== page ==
PORTLAND, Ore. — It’s been a busy offseason for the Portland Trail Blazers as the front office has made several moves with the hopes of upgrading the roster that reached the Western Conference Finals last season. That included signing Damian Lillard to a $196-million contract extension that could keep the All-Star point guard in Rip City through the 2024-2025 season.
Lillard has been direct about his desire to stay in Portland his entire career and be the greatest Blazer of all time. He said signing another long-term deal with Portland is about building upon the success he’s already experienced.
“It’s been a huge investment, not just on the floor but everything off the court,” he said. “I want to finish the job. I want to be here for my career, so I can finish the things I started.”
Lillard made the comments during his basketball camp in Beaverton on Tuesday. The camp is one of the off-the-court investments he’s made in Portland. Lillard has become a staple of the Portland community and has motivated children to be their best through his RESPECT program. Like the RESPECT program, the pillars of which are show up, work hard and be kind, Lillard said his camp is about more than just about basketball.
“The most important thing is the lessons we try to teach them with each camp coach. Learn to follow instructions… just take the direction and instill those things in them,” he said. “Meet a new friend, treat people the right way, be kind. Stuff like that that they can take back to school, and they can take home.”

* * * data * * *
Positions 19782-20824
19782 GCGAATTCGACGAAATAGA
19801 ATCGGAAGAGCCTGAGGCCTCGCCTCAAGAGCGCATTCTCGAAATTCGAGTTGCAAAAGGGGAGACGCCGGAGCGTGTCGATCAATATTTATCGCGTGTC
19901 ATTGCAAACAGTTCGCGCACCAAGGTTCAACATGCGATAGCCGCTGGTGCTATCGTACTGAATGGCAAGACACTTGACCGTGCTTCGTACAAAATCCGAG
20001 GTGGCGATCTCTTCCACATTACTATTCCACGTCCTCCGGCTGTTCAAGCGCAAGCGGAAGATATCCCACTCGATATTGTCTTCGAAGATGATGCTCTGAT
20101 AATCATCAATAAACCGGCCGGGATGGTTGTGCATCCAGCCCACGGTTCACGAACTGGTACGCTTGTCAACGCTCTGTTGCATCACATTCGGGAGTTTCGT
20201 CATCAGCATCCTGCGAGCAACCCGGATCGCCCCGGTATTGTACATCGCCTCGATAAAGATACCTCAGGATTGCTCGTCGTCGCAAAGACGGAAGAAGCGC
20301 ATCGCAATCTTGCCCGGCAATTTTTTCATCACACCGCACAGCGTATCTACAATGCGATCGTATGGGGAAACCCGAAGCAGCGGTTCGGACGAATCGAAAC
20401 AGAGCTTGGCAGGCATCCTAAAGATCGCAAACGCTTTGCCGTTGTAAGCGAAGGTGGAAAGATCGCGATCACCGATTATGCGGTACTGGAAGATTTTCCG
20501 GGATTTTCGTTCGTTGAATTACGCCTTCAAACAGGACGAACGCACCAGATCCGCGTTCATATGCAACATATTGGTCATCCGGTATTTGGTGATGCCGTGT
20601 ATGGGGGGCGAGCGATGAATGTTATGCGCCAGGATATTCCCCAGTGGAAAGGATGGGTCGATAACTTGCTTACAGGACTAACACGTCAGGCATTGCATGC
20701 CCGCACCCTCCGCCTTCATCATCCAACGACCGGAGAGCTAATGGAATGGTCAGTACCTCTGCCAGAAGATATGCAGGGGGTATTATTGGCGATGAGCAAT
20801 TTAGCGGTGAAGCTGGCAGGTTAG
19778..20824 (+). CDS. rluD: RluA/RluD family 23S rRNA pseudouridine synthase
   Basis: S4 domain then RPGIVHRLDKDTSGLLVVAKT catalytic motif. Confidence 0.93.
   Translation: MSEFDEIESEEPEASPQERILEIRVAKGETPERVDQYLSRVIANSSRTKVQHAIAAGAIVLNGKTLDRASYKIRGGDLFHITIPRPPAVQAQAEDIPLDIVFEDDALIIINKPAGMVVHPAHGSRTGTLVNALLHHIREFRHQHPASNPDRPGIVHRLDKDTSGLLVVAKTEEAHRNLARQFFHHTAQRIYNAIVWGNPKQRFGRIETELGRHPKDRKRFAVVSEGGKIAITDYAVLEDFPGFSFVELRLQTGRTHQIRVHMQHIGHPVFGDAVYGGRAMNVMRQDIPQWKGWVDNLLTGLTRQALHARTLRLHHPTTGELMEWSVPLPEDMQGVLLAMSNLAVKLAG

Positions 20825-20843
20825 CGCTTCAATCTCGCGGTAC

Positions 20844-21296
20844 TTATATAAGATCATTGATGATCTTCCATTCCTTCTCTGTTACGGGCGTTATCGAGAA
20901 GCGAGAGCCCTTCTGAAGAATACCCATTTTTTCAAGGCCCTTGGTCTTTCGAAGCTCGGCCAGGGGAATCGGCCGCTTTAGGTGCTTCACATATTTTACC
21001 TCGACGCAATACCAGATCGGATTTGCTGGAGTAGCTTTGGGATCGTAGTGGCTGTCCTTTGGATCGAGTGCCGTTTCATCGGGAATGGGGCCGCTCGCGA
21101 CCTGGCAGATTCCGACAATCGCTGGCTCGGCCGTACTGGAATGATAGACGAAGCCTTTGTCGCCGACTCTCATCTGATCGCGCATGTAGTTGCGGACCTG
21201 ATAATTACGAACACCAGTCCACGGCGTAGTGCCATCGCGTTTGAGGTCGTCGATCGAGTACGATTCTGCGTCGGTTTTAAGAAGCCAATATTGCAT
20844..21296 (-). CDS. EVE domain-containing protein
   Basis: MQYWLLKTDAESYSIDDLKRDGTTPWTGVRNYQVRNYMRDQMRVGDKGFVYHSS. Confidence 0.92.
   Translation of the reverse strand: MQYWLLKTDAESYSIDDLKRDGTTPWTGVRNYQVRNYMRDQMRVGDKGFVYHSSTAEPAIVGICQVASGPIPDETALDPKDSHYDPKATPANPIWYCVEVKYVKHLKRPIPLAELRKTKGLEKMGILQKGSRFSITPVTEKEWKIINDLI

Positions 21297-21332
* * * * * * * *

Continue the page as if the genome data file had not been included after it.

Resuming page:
As for the investment he’s made on the court, Lillard said this is probably the most anticipation he's felt for any season. Part of that is because after a couple of years of maintaining the core of their roster, the Blazers made some major changes this offseason. Those changes included trading for Hassan Whiteside and Kent Bazemore, re-signing Rodney Hood and signing free agents Anthony Tolliver and Mario Hezonja.
While Lillard recognized how everyone meshes will be vital to the team’s success this upcoming season, he said the growth of two of team’s young players, Zach Collins and Anfernee Simons, may be more critical.
“If they can have big summers and come back, they can really have an impact on our team,” Lillard said of the former first-round picks. “They can really be what could make us take that next step, especially with what we added.”
The offseason of change hasn't just been Blazers-centric. The Western Conference has seen a transformation, and for the first time in half a decade there isn’t a clear-cut favorite. But to Lillard, that doesn’t necessarily mean it will be easier for the Blazers to reach the NBA Finals for the first time since 1992.
“It might look more balanced, but it probably got tougher to win in the West because every team is good now,” he said.
As for his offseason, Lillard said it has been busy with working out and other responsibilities. That included filming for Space Jam 2. Lillard said he spent about a week filming. He said the days were long, about 15 hours each, but he is "pretty much done" filming his part. There was one downside to filming, Lillard said.
"I've always had a baby face. This season I grew a beard out. It took me like six months to grow it. I showed up on set and they made me shave it off for the animation," he said.
As for what his role is, Lillard was tight-lipped but did give a nugget for Blazers fans to be excited about.
“It’s significant,” Lillard said of his role. “It’s not a cameo, I can tell you that.”
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